SALVATION BY FAITH
Question: If a person is not at all saved by works, and if faith is the only condition, why then were the people in Matthew 7:22-23 cast out? They preached and healed and must have known the Lord Jesus also. Paul said believing in the heart and confessing with the mouth brings in salvation. Why then are they cast out? (A son of repentance)
Answer: When we read the Gospels, the most important thing is to not confuse eternal life with the kingdom of the heavens. Eternal life is different from the kingdom of the heavens. The entire Gospel of John proves that eternal life is obtained by believing. The kingdom of the heavens is obtained by works (Matt. 11:12, etc.). Eternal life means that we are saved from perdition. The kingdom of the heavens is the heavenly portion of the millennium. (The earthly portion is for the Jews and the Gentiles.) The kingdom of the heavens is where the saints rule as kings with the Lord Jesus in the millennium. This is a prize to be gained through works. Those in Matthew 7:22-23 will not lose their eternal life, but they will lose the kingdom of the heavens; that is, they will not be able to rule with the Lord for a thousand years. The Lord said He did not know them, because at that time and place, He could not know them. This is like a judge whose son has broken the law. While he is judging his son, he cannot recognize him as his son. Workers of lawlessness in the original means "those who do not keep the law," or "lawless ones," or "those who do not act according to rules."
JUSTIFICATION BY FAITH
Question: The slaves who received the talents seem to have received the grace of salvation already. Why were their talents taken away from them later when they did not gain any more, and why did they have to end up gnashing their teeth? It seems that eternal life is related to works. I would like very much to accept the word of justification by faith, but I would like to understand more about it. Please help me. (A son of repentance)
Answer: The talents in Matthew 25 refer to the gifts of the Holy Spirit and not to salvation, because there cannot be different grades of salvation implied by five talents, two talents, and one talent. Even though the slaves in Luke 19 all received a mina, if the first mina refers to salvation, then the minas that were gained should also refer to salvation. If so, how can you explain the ten minas and the five minas that were gained? Therefore, the talents cannot refer to salvation. They refer to gifts, because the gifts of the Holy Spirit can be increased by our working faithfully. These gifts were given to the disciples when the Lord Jesus departed from this world. What the slave loses is the gift of the Holy Spirit, not eternal life. Furthermore, we have to know that Matthew 25:14-30 and Luke 19:11-27 refer to the same judgment. There are four judgments recorded in the Bible: (1) the cross, which has passed; (2) the judgment in the air concerning the conduct of the believers; (3) the judgment on the earth concerning the nations; (4) the judgment of the great white throne for the resurrected dead people. The judgment mentioned here must be the second, the judgment in the air concerning the conduct of the believers. This judgment is covered in detail in 1 Corinthians 3. Verse 15 says that even though a believer’s works shall be burnt, " he himself will be saved." Therefore, although that slave will lose the prize, he himself will still be saved. As to why there shall be weeping and gnashing of teeth, there are two reasons: (1) he sees that others have gained the Lord’s heart, and (2) he has wrongly judged the Lord (Matt. 25:24). The destiny of this kind of slave is the outer darkness outside the cloud of glory in the air for a thousand years.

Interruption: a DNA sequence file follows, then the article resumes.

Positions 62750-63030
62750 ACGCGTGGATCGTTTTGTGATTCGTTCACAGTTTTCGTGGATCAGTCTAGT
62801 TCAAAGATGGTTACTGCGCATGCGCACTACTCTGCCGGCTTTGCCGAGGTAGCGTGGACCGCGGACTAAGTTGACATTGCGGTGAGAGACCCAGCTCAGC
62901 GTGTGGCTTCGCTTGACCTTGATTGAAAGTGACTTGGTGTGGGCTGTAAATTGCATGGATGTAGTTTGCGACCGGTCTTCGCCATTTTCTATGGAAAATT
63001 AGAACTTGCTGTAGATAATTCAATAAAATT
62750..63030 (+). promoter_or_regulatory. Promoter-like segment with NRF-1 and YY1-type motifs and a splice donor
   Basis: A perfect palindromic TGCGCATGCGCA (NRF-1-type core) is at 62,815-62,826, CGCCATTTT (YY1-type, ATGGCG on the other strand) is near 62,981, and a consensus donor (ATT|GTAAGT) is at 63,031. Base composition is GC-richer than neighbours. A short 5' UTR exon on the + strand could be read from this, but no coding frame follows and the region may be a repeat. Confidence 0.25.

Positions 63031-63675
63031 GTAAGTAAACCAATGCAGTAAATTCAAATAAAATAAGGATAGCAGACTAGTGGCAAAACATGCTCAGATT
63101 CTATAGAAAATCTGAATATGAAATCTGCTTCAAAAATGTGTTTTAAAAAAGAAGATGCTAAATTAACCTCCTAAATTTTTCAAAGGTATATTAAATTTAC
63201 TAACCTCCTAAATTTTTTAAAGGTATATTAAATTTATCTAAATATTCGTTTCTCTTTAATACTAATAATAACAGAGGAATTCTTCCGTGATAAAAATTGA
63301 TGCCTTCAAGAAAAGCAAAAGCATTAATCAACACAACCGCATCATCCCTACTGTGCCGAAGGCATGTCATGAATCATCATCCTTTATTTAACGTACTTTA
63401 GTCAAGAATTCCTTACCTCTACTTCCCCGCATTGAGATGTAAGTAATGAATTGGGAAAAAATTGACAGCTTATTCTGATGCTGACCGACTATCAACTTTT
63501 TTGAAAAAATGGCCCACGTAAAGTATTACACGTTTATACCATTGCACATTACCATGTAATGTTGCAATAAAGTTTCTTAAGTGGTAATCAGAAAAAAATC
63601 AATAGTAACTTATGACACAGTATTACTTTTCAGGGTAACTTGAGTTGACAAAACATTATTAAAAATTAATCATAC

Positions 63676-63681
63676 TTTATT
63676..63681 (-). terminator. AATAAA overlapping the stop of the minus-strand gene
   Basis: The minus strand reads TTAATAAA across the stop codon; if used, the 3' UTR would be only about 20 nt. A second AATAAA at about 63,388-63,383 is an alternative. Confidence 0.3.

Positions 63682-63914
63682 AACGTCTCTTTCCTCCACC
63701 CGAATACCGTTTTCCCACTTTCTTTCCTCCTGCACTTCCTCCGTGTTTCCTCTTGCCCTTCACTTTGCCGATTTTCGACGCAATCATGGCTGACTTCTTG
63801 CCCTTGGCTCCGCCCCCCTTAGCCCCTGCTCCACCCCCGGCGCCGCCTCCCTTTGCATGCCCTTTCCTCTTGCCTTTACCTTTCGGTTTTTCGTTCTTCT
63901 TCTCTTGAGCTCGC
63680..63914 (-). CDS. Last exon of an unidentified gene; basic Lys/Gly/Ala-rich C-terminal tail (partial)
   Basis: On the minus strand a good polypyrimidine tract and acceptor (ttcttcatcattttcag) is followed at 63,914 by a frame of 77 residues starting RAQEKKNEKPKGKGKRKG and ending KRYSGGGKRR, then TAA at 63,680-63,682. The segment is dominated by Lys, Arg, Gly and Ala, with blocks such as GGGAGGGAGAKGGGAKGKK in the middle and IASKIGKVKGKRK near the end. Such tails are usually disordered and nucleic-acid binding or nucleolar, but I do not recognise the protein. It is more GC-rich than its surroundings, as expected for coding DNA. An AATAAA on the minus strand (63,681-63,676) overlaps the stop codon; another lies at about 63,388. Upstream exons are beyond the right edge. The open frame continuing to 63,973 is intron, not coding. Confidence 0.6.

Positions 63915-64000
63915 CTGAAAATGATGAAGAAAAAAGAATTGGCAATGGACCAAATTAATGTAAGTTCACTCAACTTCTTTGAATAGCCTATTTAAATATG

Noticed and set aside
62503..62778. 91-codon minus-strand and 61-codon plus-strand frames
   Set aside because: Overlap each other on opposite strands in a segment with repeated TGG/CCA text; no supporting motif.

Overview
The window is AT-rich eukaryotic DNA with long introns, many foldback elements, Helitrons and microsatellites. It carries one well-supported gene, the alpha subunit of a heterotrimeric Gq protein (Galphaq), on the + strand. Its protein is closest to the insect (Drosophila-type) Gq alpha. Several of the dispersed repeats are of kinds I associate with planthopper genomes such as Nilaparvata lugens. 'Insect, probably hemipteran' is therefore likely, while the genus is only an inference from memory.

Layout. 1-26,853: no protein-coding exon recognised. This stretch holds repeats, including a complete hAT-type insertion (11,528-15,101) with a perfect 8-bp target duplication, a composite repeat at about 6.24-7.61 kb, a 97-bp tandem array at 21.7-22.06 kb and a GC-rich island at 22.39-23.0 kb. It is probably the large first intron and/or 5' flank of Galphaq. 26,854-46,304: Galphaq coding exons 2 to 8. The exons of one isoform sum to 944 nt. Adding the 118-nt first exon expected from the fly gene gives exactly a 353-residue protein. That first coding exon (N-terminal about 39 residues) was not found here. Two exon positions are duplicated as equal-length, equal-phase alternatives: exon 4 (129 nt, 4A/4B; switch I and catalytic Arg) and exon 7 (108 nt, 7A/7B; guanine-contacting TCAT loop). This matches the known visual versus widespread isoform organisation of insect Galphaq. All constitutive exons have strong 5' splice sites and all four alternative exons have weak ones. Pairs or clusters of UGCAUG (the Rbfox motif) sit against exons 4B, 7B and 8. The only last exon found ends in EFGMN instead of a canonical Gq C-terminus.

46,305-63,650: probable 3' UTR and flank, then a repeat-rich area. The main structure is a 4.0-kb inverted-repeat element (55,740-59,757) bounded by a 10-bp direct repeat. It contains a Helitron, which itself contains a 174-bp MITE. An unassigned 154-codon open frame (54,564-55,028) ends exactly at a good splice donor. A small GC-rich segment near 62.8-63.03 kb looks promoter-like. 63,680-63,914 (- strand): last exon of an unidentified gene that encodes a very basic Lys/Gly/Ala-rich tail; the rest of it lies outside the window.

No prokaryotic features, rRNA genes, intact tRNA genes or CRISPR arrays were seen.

GOING INTO THE CAPITAL AND KEEPING THE FEAST
Question: The Lord’s brethren advised Him to go into the capital to keep the feast because it was an important occasion. The Lord answered that His time was not yet come and asked His brethren to go. Then He went up in secret. Why? (Pao, Nanking)
Answer: This verse is recorded in John 7. The Lord’s brothers (1) did not believe in Him (v. 5), (2) were wrong in their advice (v. 4), and (3) did not really want the Lord to go into the capital to keep the feast, but were asking Him to make a show of Himself in the capital (v. 3). Therefore, the Lord did not listen to them. Moreover, the death of the Lord Jesus was according to an appointed date (Dan. 9:26). At that time, the Jews were looking for an opportunity to kill the Lord (John 7:1). If the Lord had not been careful, He would not have died on the cross, which was a Gentile method of punishment. The method of the Jews was stoning. His brothers thought that the Lord had no need to be afraid of the Jews and that He should take the feast as an opportunity to enter the capital and display His great talent. This was the urging of Satan, and our Lord did not take heed to it. Verse 10 gives other reasons. The Lord did not go in public; neither did He go in secret, but "as it were" in secret. He was careful, because the Jews could kill Him on the way up, thus keeping Him from reaching the capital and causing Luke 13:33 not to be fulfilled. He went later because (1) His time had arrived, (2) His brothers being gone, He could go alone quietly without being noticed, and (3) John wanted to show that He is God and that God cannot be directed or taught by man. Herein lies a lesson: The Lord knew that He should go into the capital, yet until the Father had instructed Him, He would wait for the right time. When He went to the capital, He did not do so because of His brothers’ words, but because of the Father’s commandment. We should learn from this.
(Collected Works of Watchman Nee, The (Set 1) Vol. 07: The Christian (5), Chapter 15, by Watchman Nee)